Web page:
1920. Karl Binding and Alfred Hoche publish their book Die Freigabe der Vernichtung Lebensunwerten Lebens; the title translates to "Permission to Destroy Life Devoid of Value" or "Permitting the Destruction of Life Unworthy of Life." The book was composed of two parts. Binding's part addressed the legal relationship between suicide and euthanasia, and then extended it to killing the mentally ill. Hoche's part addressed the relationship between doctors and patients. He suggested that killing a patient was justifiable when it led to other lives being saved - particularly when the patient in question was, in his view, of no value to themselves or society.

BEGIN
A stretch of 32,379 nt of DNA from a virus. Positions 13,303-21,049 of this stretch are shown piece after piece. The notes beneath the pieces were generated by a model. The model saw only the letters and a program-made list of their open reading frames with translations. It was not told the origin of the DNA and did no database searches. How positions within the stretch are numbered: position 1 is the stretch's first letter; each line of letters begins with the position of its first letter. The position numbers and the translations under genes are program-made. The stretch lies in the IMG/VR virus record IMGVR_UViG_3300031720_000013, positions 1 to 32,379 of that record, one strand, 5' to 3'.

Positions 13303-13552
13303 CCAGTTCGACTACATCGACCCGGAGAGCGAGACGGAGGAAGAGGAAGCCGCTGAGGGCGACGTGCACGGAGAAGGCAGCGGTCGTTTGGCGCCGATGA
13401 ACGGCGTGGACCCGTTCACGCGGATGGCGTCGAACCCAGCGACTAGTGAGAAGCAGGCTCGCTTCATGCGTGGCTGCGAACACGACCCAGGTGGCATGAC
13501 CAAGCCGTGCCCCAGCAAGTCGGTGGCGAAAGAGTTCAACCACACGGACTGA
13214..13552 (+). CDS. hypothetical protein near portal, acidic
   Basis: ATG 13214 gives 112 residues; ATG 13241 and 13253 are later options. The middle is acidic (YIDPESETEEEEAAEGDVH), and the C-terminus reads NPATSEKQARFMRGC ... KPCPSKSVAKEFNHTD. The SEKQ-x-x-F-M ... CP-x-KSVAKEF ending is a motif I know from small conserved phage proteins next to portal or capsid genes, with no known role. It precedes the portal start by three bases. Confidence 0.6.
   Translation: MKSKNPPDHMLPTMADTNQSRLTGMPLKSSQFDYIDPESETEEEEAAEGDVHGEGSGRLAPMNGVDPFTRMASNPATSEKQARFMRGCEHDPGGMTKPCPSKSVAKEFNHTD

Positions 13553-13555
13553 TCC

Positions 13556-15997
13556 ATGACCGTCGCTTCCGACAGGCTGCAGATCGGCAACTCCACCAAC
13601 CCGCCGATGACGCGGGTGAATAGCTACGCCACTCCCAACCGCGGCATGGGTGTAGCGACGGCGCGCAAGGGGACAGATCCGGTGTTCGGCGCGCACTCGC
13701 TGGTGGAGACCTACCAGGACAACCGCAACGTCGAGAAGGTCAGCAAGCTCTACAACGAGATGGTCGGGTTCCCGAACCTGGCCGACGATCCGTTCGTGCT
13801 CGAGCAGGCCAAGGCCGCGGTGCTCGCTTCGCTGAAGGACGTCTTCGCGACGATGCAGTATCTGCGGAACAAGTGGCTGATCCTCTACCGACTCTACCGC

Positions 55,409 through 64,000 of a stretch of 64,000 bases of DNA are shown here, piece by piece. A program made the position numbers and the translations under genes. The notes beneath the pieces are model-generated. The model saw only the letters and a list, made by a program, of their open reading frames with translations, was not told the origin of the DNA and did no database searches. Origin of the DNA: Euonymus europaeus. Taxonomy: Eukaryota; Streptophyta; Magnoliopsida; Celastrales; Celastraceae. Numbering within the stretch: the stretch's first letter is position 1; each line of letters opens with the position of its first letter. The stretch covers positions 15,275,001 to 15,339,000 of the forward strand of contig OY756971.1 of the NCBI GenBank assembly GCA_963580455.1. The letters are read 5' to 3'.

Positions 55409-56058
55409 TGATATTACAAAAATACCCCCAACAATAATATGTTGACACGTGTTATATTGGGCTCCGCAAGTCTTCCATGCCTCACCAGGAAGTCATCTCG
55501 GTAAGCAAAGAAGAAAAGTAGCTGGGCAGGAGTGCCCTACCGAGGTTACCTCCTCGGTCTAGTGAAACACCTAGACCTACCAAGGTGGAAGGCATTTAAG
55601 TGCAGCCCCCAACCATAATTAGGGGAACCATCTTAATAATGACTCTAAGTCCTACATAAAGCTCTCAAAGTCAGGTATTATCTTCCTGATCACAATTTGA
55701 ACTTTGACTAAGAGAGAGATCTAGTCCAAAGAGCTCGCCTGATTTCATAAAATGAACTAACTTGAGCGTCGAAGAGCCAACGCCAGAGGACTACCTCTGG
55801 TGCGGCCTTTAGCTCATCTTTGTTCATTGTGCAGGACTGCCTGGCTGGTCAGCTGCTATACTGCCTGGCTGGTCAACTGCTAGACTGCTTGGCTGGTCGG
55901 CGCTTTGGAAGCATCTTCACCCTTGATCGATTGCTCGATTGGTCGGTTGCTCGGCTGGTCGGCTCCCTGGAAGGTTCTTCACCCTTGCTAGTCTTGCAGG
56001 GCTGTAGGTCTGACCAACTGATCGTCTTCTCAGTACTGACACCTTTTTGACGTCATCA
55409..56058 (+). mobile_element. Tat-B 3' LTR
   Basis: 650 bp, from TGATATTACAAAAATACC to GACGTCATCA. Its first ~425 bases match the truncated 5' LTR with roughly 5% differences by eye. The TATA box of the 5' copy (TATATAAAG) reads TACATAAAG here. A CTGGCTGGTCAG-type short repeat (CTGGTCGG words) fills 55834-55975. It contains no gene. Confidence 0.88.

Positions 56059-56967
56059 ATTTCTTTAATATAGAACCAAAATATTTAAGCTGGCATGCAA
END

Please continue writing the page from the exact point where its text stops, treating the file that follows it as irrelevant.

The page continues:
The expression "lebensunwerten lebens" ("life unworthy of life"), which appeared first in this book, was integrated into the Nazi ideology. As a category, it encompassed persons identified as "deviants" (the mentally ill, person with disabilities, political dissidents, homosexuals, persons in interracial couples and criminals) or as sources of "social turmoil" (persons with particular Communist associations, persons with particular religious affiliations such as Jews, some members of the clergy and Jehovah's Witnesses and persons of particular ethnics groups). The Nazi extermination camps were a direct extension of the ideology embodied in this expression, as well as Action T4.
Proctor, R. (1988). Racial Hygiene: Medicine Under the Nazis. Cambridge: Harvard University Press.